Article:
Is Northland Power Inc. (TSE:NPI) A High Quality Stock To Own?

By
Simply Wall St
Published
December 28, 2020

While some investors are already well versed in financial metrics (hat tip), this article is for those who would like to learn about Return On Equity (ROE) and why it is important. We'll use ROE to examine Northland Power Inc. (TSE:NPI), by way of a worked example.

Return on Equity or ROE is a test of how effectively a company is growing its value and managing investors’ money. In simpler terms, it measures the profitability of a company in relation to shareholder's equity.

View our latest analysis for Northland Power

How Is ROE Calculated?

The formula for return on equity is:

Return on Equity = Net Profit (from continuing operations) ÷ Shareholders' Equity

So, based on the above formula, the ROE for Northland Power is:

27% = CA$519m ÷ CA$2.0b (Based on the trailing twelve months to September 2020).

The 'return' is the profit over the last twelve months. One way to conceptualize this is that for each CA$1 of shareholders' capital it has, the company made CA$0.27 in profit.

Does Northland Power Have A Good Return On Equity?

One simple way to determine if a company has a good return on equity is to compare it to the average for its industry. However, this method is only useful as a rough check, because companies do differ quite a bit within the same industry classification. As you can see in the graphic below, Northland Power has a higher ROE than the average (8.4%) in the Renewable Energy industry.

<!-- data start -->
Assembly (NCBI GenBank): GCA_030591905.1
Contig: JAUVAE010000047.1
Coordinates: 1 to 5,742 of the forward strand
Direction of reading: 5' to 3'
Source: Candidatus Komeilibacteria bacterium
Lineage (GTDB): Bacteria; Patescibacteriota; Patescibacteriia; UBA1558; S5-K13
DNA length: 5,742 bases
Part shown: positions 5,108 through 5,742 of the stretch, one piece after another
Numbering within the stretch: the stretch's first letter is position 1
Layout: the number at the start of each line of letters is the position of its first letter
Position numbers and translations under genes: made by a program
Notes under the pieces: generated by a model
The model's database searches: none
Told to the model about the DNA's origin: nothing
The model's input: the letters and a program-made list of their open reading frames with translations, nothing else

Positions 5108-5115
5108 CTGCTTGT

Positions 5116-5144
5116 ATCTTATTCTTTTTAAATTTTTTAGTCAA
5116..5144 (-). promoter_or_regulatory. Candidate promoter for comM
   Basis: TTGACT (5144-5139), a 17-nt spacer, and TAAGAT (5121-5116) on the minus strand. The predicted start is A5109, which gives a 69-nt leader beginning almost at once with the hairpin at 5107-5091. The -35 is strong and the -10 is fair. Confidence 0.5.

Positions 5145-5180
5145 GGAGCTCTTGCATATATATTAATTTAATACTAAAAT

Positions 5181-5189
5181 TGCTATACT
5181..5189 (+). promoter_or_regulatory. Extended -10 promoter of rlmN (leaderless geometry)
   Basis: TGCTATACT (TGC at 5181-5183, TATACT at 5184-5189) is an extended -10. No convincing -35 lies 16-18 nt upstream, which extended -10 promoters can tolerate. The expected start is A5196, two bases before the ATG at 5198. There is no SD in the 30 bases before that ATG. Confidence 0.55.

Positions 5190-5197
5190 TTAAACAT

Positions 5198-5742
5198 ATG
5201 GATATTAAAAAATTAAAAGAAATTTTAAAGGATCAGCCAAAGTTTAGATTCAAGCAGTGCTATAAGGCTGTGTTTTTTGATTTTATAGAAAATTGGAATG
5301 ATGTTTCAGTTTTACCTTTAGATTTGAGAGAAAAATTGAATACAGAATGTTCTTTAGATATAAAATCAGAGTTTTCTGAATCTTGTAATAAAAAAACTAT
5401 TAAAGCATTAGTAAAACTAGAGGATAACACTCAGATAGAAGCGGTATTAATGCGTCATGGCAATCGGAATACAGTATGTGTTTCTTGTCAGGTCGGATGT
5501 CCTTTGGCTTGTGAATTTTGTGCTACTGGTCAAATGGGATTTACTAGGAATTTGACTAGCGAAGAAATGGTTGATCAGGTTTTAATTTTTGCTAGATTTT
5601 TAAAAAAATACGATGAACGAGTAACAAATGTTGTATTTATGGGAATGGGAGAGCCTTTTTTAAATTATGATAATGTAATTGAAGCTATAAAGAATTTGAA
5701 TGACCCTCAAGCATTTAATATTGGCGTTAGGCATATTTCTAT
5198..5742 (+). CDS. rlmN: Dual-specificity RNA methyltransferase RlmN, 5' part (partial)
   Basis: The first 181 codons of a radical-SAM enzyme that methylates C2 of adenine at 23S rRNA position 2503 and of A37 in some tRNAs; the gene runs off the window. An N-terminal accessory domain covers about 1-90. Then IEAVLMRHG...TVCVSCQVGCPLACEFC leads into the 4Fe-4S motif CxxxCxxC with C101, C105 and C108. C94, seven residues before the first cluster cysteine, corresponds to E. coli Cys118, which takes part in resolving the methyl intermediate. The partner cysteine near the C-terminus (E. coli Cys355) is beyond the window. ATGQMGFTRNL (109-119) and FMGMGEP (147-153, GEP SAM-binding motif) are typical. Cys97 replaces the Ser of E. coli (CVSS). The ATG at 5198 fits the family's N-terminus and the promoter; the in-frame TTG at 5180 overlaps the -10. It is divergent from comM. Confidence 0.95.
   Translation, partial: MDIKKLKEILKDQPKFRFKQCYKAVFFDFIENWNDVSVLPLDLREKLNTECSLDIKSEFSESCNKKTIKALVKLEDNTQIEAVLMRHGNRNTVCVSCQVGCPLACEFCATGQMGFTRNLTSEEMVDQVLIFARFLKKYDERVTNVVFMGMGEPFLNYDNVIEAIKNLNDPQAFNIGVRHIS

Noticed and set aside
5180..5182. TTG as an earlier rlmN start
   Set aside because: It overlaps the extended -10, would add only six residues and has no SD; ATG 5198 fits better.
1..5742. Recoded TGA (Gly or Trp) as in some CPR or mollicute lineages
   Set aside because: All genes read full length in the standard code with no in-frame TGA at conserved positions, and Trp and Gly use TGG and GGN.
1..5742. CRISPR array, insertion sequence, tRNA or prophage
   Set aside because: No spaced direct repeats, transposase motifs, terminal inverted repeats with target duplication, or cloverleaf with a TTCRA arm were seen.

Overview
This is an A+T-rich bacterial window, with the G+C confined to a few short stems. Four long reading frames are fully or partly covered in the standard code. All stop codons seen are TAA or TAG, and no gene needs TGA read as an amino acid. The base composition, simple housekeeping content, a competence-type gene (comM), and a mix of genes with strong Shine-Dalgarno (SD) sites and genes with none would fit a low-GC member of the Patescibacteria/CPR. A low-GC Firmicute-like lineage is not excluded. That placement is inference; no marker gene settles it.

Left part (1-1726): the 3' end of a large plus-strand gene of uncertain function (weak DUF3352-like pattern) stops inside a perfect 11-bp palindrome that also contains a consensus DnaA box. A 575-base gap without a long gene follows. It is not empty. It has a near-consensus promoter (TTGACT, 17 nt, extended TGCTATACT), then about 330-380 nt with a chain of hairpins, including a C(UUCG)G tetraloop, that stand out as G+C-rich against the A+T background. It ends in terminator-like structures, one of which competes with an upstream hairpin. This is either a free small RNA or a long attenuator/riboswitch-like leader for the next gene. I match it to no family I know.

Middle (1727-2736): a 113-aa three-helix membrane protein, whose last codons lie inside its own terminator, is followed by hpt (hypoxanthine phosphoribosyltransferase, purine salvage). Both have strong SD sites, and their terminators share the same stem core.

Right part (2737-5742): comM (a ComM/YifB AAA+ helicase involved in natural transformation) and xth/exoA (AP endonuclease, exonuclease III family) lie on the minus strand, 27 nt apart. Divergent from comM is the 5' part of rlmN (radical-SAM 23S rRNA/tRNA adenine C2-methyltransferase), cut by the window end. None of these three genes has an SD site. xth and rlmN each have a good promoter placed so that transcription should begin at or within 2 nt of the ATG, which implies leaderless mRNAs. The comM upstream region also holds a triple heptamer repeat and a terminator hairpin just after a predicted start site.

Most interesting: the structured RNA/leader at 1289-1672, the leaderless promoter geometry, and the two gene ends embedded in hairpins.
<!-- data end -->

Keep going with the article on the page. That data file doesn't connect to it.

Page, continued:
TSX:NPI Return on Equity December 28th 2020

That's what we like to see. However, bear in mind that a high ROE doesn’t necessarily indicate efficient profit generation. Aside from changes in net income, a high ROE can also be the outcome of high debt relative to equity, which indicates risk. To know the 5 risks we have identified for Northland Power visit our risks dashboard for free.

How Does Debt Impact ROE?

Most companies need money -- from somewhere -- to grow their profits. That cash can come from issuing shares, retained earnings, or debt. In the case of the first and second options, the ROE will reflect this use of cash, for growth. In the latter case, the use of debt will improve the returns, but will not change the equity. In this manner the use of debt will boost ROE, even though the core economics of the business stay the same.

Combining Northland Power's Debt And Its 27% Return On Equity

It seems that Northland Power uses a huge volume of debt to fund the business, since it has an extremely high debt to equity ratio of 4.22. While its ROE is no doubt quite impressive, it could give a false impression about the company's returns given that its huge debt could be boosting those returns.

Conclusion

Return on equity is useful for comparing the quality of different businesses. In our books, the highest quality companies have high return on equity, despite low debt. If two companies have the same ROE, then I would generally prefer the one with less debt.

But ROE is just one piece of a bigger puzzle, since high quality businesses often trade on high multiples of earnings. It is important to consider other factors, such as future profit growth -- and how much investment is required going forward. So you might want to check this FREE visualization of analyst forecasts for the company.

If you would prefer check out another company -- one with potentially superior financials -- then do not miss this free list of interesting companies, that have HIGH return on equity and low debt.

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This article by Simply Wall St is general in nature. It does not constitute a recommendation to buy or sell any stock, and does not take account of your objectives, or your financial situation. We aim to bring you long-term focused analysis driven by fundamental data. Note that our analysis may not factor in the latest price-sensitive company announcements or qualitative material. Simply Wall St has no position in any stocks mentioned.
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